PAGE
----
When engineering controls aren't enough, you can try to ease the strain with work practice or administrative controls. That might mean scheduling more rest pauses for someone who works with a vibrating tool, rotating tasks so the worker is not constantly in the same position using the same muscles, or using mechanical equipment for a task rather than doing it by hand.

 

Safety procedures

Let's talk now about things you can do to improve the ergonomics of your workplace and reduce the chance of injury. The positions you work in and the movements you make are key parts of ergonomics. And, these are things over which you have control.

 

First, look at how your workstation is organized. Do you have to reach more than 20 inches to get to tools or materials you need? If so, try to rearrange your workstation to bring those things closer.

 

Bending and twisting are also problems. For most people, a comfortable work surface is at about waist height. A work surface that's more than 6 inches below your waist is probably not in accordance with good ergonomics.

 

If you can't make these changes yourself, talk to someone. You will need to figure out a way to make your workstation more comfortable. Here are some other things you can do to reduce the risk of injuries caused by poor ergonomics:

  • Keep your elbows down on the work surface instead of leaning on the elbows.
  • Work with your palms down.
  • Work with your wrists straight, not bent.
  • Shift positions every so often; don't sit or stand for too long at a stretch.
  • Perform tasks with two hands rather than one when possible.
  • Grip objects with your whole hand and your fingers – a power grip – in order to distribute the force over a larger area of your hand.
  • Try to avoid applying pressure to a tool with the center of your palm; that spot is much weaker than the parts of the hand padded with more muscle.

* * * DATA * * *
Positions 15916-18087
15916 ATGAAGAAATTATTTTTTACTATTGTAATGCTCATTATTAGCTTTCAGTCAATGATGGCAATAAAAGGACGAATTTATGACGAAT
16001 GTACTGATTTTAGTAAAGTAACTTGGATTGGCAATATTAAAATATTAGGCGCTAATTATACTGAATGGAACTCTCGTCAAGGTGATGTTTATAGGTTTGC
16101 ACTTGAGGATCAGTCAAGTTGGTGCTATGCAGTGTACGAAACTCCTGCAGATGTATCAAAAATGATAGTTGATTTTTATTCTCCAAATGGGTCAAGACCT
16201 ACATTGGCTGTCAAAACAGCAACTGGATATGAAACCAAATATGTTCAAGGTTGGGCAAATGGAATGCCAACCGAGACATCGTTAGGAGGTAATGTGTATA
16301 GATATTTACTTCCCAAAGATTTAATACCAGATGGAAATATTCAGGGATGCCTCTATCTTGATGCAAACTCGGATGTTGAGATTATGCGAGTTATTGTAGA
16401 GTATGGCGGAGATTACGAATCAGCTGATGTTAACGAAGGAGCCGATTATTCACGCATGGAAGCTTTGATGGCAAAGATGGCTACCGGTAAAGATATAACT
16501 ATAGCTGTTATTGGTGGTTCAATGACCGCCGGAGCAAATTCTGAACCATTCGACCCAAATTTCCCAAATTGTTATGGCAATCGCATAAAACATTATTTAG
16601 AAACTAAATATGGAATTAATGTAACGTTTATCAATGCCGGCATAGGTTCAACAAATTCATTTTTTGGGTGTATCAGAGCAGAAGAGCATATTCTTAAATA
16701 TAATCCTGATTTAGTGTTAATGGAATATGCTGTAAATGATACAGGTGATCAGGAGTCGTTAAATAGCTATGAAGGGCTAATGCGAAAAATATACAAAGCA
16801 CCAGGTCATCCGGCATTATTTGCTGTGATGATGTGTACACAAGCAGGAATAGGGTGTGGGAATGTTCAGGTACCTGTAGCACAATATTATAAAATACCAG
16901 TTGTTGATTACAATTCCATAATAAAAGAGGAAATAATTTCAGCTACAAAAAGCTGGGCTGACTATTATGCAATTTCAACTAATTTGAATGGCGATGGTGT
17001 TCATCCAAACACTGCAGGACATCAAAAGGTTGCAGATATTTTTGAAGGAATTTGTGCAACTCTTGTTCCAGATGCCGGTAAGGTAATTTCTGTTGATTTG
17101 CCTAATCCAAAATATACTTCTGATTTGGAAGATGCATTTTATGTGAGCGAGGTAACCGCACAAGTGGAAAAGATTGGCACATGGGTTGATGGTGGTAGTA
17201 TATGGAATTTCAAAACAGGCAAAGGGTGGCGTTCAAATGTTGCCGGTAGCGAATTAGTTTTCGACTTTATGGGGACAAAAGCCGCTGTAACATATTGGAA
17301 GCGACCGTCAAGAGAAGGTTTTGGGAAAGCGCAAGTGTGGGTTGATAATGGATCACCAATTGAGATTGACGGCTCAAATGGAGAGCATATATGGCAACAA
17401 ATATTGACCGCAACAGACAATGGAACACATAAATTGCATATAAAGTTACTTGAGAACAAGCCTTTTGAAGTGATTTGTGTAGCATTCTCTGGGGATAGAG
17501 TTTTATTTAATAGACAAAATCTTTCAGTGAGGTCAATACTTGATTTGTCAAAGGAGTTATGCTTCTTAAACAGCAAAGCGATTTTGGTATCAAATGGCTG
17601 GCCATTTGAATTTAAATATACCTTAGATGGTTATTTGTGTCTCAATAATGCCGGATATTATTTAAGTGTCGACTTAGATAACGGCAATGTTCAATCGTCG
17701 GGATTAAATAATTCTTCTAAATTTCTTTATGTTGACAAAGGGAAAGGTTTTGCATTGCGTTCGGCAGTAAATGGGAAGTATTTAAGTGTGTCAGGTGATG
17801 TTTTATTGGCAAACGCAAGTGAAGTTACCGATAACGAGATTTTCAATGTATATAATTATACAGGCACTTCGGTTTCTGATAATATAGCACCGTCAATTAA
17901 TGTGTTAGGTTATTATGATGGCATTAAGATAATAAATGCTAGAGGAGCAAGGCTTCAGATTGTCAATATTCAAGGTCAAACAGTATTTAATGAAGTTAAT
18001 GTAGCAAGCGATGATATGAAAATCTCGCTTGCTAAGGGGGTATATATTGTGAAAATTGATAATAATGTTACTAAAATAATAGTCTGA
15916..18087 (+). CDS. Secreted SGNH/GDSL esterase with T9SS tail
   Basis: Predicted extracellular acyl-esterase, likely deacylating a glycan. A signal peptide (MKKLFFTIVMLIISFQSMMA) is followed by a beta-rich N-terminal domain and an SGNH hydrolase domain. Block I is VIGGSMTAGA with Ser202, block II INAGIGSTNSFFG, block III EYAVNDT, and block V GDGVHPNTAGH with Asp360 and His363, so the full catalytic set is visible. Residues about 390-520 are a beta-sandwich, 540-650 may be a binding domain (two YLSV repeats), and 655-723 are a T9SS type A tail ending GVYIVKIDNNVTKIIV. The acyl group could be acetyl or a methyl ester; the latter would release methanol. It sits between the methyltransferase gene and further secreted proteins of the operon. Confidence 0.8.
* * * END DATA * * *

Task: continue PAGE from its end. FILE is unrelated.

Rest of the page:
Tool use and selection

Tools are another important part of ergonomics. First and foremost, select a tool that fits the job. If a tool is too small or not really designed for your purpose, you're going to be forcing the tool – and yourself – into bad positions. It's also a good idea to use a power tool rather than a hand tool when possible. Another suggestion is to use the lightest available tool for the job.

 

Other ergonomically desirable things to look for in tools include:

  • Padded handles
  • Textured grips, rather than grips with pre-cut finger-hold grooves
  • Triggers that are operated by more than one finger.
  • Tools that can be supported by two hands or an overhead suspension system.

 

Saving your back

When it comes to avoiding back problems, the most important thing is to lift properly – let your knees rather than your back do the work. The details of back safety, including proper lifting, are important enough for their own safety meeting. But in general, remember to:

  • Avoid lifting; whenever possible, use material handling systems.
  • Don't try to lift objects that are too heavy for you or whose size and shape are too awkward to allow a good grip.
  • Don't twist while lifting or carrying a load; that's one of the fastest routes to back injury.

 

Conclusion

This article has outlined some of the most common ergonomic problems, their causes and some actions you can take to reduce the risk of injury. But, as you know, ergonomics seeks ways to make the job fit the person, rather than the other way around. That means it is, by definition, a very individualized approach to designing tools, tasks and work areas.

 

Each individual body is different in terms of size, shape and capability. Each of us uses different tools and movements and sits, stands and moves in different positions in the course of a day. So any effort to make your workplace really ergonomic – to adapt jobs to people and not force people to fit their jobs – must involve every single person in the workplace.

 

If you ignore symptoms for too long, you may eventually be unable to perform your current job. You may have to permanently transfer jobs, undergo physical therapy, or even have surgery. In the very worst cases, you may develop such a major and painful disability that you're unable to work.

 

So pay attention to how your body feels when you're working. Try to identify what causes pain, numbness or other symptoms. Work with your supervisors to make sure you have a workplace that's free of ergonomic hazards.

 

About the author: